A region in decline

Once known for resilience, the Northwest now seems baffled as regards an economic strategy for the recession.
Once known for resilience, the Northwest now seems baffled as regards an economic strategy for the recession.
Mike Parks, dean of Northwest financial journalists, has changed his R word for the coming year from "resilience" to "recession." the Northwest's go-go economy, Parks writes in the newest Pacific Northwest Letter,($) is now a go-slow economy, with weakness across almost all sectors except population growth.

The dramatic loss of steam is already clear in the 2008 numbers. The core states of Washington, Oregon, and Idaho recorded payroll growth last year of only 0.2%, as compared to 3.1% in 2006 and a still-hefty 2.2% in 2007. This year, Parks estimates, the three states will be shedding about 1,000 jobs per week.

Among the new negative factors: a strengthening dollar is cutting into agricultural exports; aerospace, having ramped up to solve 787 supply problems, is probably now going to start shedding jobs, despite all the orders for new jets; the declining price of oil takes away some of the urgency for airlines to replace fuel-inefficient planes; the construction boom that was turning Idaho and Montana into "playgrounds for the rich" is clearly in a downward spiral, which also affects Oregon lumber markets; and Idaho and Oregon remain hurt by the downturn in the computer-electronics sector, much of which is manufactured outside Portland and Boise.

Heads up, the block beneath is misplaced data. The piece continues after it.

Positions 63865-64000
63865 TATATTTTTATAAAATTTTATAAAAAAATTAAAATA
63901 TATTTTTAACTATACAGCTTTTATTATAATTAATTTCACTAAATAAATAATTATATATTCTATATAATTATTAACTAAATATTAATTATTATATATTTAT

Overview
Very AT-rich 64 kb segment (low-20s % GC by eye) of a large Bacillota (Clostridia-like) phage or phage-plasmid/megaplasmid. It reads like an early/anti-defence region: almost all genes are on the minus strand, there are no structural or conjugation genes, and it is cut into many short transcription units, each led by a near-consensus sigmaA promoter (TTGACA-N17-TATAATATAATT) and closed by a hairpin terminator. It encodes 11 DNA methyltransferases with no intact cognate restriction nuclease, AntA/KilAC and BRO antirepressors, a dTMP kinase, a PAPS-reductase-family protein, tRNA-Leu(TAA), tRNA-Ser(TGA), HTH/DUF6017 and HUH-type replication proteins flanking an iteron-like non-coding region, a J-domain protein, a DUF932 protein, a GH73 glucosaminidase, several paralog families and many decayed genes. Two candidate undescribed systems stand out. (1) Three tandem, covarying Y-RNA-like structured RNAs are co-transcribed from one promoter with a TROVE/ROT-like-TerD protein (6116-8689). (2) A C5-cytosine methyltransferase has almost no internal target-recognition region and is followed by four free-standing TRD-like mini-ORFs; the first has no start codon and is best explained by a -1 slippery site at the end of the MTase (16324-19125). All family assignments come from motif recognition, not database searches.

Isn't it time the region woke up? So far, the reaction of political and financial leaders has been to grab for all the stimulus bucks, putting dreams like a new convention center for Seattle right up against the federal trough. Another sign of business as usual is the use of threats (Boeing moving to Alabama, Microsoft getting REALLY ANGRY, hoteliers exacting political retribution if they don't get a convention center) to push along pet projects. Efforts to have a concerted, focused economic strategy were mounted after the 2001 downturn, with such efforts as the Prosperity Partnership, but they usually just create more rivalries among the regions and the agencies.

The regional political institutions are weak, and so is the business leadership, which has tended to migrate in the past decade from Northwest stable industries to the headier realms of venture capital and risky startups. The past generation of Northwest banking, timber, and manufacturing leaders is now supplanted by a new generation, but this generation is yet to find its political role, its influential organizations, and its publicly trusted spokespersons. Other metro regions, notably Denver, Phoenix, San Diego, are starting to make Seattle look like a region in decline.


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